How To Maintain Costume Jewellery

costume jewellery, maintaining costume jewelryCostume jewellery has a lot of selling points, chief among which is affordability. For just a few dollars you can try new styles and colours without major commitment. You can wear a different piece everyday for a month if you so choose. Costume jewellery definitely adds versatility to your wardrobe.

But then there’s the downside. We’ve all worn a necklace or pair of earrings just  once and then realised they were already losing shine or worse, they were turning green or black. This is going to happen eventually in most cases but if you take care of your pieces, you can increase their lifespan. With some of those $1 items you really get what you pay for though so it may be worth it to buy slightly more expensive costume pieces.

Either way, here’s what to do.

1. Try not to buy pieces with a lot of metal elements. Opt for plastics which still look chic. Less metal = less chance of tarnishing.

2. If you’re buying metallic pieces, aim for silver rather gold. For whatever reason, my silver look pieces have always held up better than my gold ones.

3: NEVER get perfume, creams or lotions on these pieces.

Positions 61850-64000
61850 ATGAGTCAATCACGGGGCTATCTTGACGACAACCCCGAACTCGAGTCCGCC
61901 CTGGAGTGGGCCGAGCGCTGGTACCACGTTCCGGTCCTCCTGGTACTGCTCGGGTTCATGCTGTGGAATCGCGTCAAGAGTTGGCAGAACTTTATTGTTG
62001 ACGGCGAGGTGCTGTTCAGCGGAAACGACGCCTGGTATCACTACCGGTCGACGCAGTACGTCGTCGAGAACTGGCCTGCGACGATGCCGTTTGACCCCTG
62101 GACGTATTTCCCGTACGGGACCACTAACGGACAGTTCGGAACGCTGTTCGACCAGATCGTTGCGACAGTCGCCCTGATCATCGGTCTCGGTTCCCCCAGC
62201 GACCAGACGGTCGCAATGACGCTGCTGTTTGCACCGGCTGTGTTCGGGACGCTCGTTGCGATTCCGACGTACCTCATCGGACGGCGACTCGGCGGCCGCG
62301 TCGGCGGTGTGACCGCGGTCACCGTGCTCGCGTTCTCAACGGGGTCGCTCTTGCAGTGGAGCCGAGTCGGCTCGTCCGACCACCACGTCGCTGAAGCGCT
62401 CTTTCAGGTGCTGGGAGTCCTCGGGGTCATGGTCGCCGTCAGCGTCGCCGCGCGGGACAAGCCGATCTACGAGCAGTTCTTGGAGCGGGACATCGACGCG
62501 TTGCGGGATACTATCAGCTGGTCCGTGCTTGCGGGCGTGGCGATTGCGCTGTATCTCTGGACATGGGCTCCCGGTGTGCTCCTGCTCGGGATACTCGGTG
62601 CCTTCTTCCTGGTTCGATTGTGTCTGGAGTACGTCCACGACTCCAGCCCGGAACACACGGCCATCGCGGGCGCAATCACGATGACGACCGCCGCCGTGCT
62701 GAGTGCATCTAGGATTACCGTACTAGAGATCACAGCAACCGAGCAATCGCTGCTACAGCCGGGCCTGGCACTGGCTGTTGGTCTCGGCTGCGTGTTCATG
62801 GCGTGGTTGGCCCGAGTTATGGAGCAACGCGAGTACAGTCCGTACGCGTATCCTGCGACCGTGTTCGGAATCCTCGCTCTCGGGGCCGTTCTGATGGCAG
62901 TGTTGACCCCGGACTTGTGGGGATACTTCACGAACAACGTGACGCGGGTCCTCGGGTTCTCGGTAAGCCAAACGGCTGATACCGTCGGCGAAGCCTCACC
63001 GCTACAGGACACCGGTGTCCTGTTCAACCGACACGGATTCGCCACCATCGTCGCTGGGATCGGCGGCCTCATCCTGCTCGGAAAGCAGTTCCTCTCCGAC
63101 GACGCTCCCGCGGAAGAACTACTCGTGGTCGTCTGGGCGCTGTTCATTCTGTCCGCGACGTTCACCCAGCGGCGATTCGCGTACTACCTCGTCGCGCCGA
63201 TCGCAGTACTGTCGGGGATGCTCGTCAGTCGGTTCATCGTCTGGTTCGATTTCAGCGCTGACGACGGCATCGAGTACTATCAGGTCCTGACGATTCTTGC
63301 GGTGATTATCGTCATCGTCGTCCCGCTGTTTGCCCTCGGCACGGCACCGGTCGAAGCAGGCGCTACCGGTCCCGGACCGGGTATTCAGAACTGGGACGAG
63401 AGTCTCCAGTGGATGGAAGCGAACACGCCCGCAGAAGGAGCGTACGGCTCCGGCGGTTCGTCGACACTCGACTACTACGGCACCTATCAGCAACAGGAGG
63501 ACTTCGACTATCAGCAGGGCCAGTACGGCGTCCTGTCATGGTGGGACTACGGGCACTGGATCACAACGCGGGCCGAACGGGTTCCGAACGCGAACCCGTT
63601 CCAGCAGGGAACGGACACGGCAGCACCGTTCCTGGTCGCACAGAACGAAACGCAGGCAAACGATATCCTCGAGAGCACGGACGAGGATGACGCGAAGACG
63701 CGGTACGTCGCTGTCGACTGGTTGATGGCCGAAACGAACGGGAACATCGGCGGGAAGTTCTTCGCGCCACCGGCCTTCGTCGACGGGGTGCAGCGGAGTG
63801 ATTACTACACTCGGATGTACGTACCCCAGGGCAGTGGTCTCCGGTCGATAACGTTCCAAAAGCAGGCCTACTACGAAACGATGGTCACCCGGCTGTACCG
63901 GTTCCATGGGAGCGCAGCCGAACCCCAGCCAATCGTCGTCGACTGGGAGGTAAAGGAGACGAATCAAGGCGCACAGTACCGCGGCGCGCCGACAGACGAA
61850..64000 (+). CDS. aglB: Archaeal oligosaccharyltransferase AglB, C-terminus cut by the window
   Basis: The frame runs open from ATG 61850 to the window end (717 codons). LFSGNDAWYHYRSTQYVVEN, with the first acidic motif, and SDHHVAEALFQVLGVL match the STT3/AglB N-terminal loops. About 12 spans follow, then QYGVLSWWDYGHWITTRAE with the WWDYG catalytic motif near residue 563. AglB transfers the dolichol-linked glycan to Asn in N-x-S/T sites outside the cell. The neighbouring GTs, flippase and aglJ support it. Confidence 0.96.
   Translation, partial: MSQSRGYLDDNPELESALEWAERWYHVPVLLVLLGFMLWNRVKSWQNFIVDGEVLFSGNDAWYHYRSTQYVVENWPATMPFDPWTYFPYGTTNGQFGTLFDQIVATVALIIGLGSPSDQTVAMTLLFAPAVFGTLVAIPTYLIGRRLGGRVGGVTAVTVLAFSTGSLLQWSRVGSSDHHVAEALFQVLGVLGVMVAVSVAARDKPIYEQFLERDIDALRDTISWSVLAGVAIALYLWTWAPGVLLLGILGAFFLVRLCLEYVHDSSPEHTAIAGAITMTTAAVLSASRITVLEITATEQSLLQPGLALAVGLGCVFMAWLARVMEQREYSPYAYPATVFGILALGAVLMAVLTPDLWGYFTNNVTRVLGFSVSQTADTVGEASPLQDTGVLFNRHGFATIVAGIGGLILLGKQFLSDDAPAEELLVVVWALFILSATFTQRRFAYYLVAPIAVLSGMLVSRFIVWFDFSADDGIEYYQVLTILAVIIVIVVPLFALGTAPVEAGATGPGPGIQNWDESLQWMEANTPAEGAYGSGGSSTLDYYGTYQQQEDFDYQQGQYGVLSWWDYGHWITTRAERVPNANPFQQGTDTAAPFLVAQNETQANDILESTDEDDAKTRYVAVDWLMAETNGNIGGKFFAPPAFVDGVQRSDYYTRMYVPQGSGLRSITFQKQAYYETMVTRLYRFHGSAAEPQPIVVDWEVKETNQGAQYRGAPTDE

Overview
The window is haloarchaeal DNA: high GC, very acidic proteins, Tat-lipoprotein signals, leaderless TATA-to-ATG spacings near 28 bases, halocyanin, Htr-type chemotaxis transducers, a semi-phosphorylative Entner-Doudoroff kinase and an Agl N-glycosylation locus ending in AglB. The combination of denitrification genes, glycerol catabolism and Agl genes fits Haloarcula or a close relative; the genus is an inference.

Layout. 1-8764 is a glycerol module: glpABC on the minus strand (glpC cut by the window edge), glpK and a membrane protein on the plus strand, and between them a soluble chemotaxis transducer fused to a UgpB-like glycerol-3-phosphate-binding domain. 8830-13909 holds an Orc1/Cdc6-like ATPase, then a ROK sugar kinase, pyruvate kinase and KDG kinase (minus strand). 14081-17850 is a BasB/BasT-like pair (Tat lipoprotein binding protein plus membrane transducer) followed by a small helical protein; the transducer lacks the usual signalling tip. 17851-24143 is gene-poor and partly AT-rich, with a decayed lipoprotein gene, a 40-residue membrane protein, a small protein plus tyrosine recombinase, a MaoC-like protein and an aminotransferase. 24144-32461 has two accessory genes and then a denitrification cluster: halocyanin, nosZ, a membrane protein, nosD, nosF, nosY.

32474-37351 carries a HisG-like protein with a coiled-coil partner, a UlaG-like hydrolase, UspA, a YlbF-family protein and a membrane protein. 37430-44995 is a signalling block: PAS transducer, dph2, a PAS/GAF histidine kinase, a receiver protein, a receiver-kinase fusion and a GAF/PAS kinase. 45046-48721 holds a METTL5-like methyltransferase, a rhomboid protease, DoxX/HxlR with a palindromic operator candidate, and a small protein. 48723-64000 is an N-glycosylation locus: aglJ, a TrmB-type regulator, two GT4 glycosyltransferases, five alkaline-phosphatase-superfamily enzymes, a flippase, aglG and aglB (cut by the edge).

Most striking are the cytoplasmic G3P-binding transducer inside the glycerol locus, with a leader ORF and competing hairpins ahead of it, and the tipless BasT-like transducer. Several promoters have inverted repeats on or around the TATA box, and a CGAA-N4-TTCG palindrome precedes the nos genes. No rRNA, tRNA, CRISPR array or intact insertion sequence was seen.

4: Don’t let your costume jewellery get wet. Make sure its off before you shower or wash your hands or face.

5. Don’t wear the pieces any longer than you have to. Put them on right before you leave the house and remove them as soon as you get back home. Wipe them with a clean, soft cloth.

6. Storage is key, especially for the metal pieces. You can get fancy with jewellery boxes or at least seal them tightly in a ziploc bag.

What tricks do you use? Let me know in the comments.

Re.Create Fashion Competition: The Details

Do you or someone you know like re-inventing clothing?  Can you get creative with cloth?  Are you convinced you have latent design talent?  Well this post is all about an opportunity to show off your creativity and make a name for yourself.

The Re.Create Fashion Competition hosted by Fifth Element is a challenge for aspiring Barbadians designers to create something new from old clothing. The deadline for entries is August 28 so don’t lag if you’re interested. Email andrea@the5thelementexperience.com to enter.

Fifth Element Designs, Re.Create

Publicist of Fifth Element Designs Inc. Michelle Doyle answered some of my questions about the contest.

Q:  Tell me a bit about the Re-Create contest and what prompted you to start it.

A: Re.Create is one of the four lines of The 5th Element brand, ready-to-wear clothing which is produced by Fifth Element Designs Inc.
 The Re.Create fashion design contest serves three main purposes: